Late last year, perhaps in November, I decided to not be depressed anymore.
A lot of crap had happened, and I was feeling crappy. I could sense myself going into the tailspin that I know really, really well – after hundreds (if not thousands? let me calculate the years) of repetitions.
Mindful, repetitious observation
The last couple of dozens of these repetitions were lived through with increasing mindfulness, as they call it: rather than running in panic for something, anything that could calm me down, or, more accurately, numb me out (like food, loud music, overexercise, sex that I don’t really feel like, clinging to people I don’t really want to cling to, and finally, dissociation), I would try to stay present with the sensations and feel them, without freaking out too much (or generate compassion and warm feelings for my freaking out). Because I’d read in books that these feelings won’t kill you (unless they drive you to suicide, but I do maintain control over that).
Staying sober during the storms, over endless repetitions, was useful in as far as it taught me that these things pass. A crisis lasts maybe a few hours, and may be followed by another soon, but there are always breaks.
It also taught me to notice when I’m in it; and – this is actually advice a friend with similar issues gave me – to absolutely not trust my thoughts when I’m in it. To absolutely and unconditionally postpone thinking until it’s over (since, over many, many repetitions, I’d learnt that there is always a moment when it’s finally over).
This is one of the most useful things I’ve learnt, probably.
But back to the title question.
The official answer is “No”.
That’s the whole point of depression defined as a serious, chronic problem (not a brief, passing mood or a response to a difficult situation that’s relatively limited in time).
And yes, of course I’ve found myself trying to explain this to people who, on my bad days, tell me to (yes, often literally) “kick my ass”.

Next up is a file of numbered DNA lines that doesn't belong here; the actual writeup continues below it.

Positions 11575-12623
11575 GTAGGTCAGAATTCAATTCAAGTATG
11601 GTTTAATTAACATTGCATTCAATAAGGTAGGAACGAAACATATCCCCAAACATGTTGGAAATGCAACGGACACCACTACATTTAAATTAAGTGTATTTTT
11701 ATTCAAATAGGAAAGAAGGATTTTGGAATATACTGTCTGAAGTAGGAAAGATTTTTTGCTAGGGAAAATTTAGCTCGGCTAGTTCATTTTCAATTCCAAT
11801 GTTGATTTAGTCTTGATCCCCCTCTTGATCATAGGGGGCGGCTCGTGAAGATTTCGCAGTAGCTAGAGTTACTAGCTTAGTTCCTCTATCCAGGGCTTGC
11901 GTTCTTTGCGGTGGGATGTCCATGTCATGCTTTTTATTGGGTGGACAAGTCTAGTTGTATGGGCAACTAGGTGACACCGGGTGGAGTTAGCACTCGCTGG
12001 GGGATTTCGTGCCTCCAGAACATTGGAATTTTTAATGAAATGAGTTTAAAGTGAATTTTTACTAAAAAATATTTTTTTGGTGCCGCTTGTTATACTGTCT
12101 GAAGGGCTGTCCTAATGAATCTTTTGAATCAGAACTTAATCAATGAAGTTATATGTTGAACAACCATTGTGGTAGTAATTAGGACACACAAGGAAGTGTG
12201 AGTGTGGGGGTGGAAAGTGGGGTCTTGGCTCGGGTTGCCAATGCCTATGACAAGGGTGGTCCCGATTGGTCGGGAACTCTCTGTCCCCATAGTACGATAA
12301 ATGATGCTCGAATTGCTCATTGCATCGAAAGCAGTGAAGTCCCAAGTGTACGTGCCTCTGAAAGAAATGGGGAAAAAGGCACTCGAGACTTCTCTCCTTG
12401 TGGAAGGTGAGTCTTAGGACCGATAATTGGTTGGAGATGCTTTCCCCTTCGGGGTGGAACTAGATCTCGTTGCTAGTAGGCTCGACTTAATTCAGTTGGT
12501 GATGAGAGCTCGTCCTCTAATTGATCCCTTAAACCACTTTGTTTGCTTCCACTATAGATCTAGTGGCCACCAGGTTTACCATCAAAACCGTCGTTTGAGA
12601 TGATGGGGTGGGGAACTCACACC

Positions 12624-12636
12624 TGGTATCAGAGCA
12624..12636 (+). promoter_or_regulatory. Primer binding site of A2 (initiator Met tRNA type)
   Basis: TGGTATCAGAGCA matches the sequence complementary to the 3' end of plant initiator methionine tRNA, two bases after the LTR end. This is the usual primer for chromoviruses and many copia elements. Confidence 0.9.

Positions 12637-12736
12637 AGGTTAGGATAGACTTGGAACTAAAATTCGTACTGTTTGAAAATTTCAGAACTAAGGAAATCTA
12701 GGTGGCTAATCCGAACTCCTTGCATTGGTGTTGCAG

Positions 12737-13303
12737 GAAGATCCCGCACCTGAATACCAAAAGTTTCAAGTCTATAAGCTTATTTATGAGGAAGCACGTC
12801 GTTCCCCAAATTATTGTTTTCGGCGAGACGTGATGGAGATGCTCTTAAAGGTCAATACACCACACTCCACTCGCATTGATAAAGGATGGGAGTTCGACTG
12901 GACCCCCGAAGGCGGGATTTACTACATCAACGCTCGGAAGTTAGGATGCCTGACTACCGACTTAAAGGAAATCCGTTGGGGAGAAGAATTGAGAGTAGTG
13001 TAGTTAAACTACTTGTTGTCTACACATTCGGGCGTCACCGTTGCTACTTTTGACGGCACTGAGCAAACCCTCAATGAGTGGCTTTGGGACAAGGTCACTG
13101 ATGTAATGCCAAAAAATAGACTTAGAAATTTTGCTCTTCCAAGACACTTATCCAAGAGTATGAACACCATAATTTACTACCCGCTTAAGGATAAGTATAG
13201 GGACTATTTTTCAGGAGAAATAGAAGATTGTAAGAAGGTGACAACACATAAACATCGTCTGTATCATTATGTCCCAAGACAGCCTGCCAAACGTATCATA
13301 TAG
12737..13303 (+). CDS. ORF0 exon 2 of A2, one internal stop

There are days (of mild melancholia in the midst of which I preserve a sense of humour) when it helps a bit – sometimes getting out and e.g. enjoying exercise in nature actually keeps me out of it when it’s just a slight sinking in out of habit; but then, there are days when it’s really bad (outer apathy with inner agony), and I feel I need help, and of course, that type of statement and attitude adds yet another Dantean realm to the misery.
That much is perhaps clear to anyone who would read a mental health blog; if not, it’s easy enough to look up.
The New Age answer
On the other hand, yes, I’ve also strayed and wandered through any number of New Age self-help books claiming that any disease is a choice (assuming depression is a disease, which I disagree with on other grounds).
Your negative thinking causes it, etc.
Blaming people who are already feeling miserable for their problems (in the name of “taking responsibility”) is cruel, as (ex-)New Age healer and writer Karla McLaren also notes – seeking a balance between being hopeful and self-responsible, and … grounded and realistic.
So no, that’s not the kind of choice I’m talking about, either.
This “think positively” choice (tyranny) is a dressed up version of the “just kick your ass” litany.
So knowing this, why did I decide to stop being depressed?
I’m not sure.
When I felt this is starting again, I just got very, very angry. Frustrated. At a point just pissed-off, and later just forcefully and deeply … angry, from the bottom of my belly. I had enough.
And I channeled all this anger, frustration, exasperation into a forceful internal energy stream of “just f you, I’m not playing this game anymore”. I’m just not. Screw you. (Whoever was the “you” here – presumably the process I sensed settling into its worn tracks again.)
This feeling – not sure how describe it, anger, rage, exasperation, but also just a forceful drawing of boundaries and a daredevilish acceptance of “whatever may come” – was bone deep and reverberated throughout my whole body.
Recurrence and nipping
Did this work?
Well, mixed. I have started sliding into these phases several times since November. However, recalling this bone-deep sensation of resolve has helped me regain sobriety several times, and often nip the thing in its bud (or, if I’d missed the moment … well, tear at the ingrained root frantically).
But I’ve just done this again … walking outside, feeling miserable (due to similar triggers, related to loneliness and feeling abandoned), I’ve recalled this decision.
I’d like to go deeper into the kind of decision it was.
Repression, escape and fight
It was not a decision to repress or escape, or to fight. None of these; all of these have been tried endless times and failed.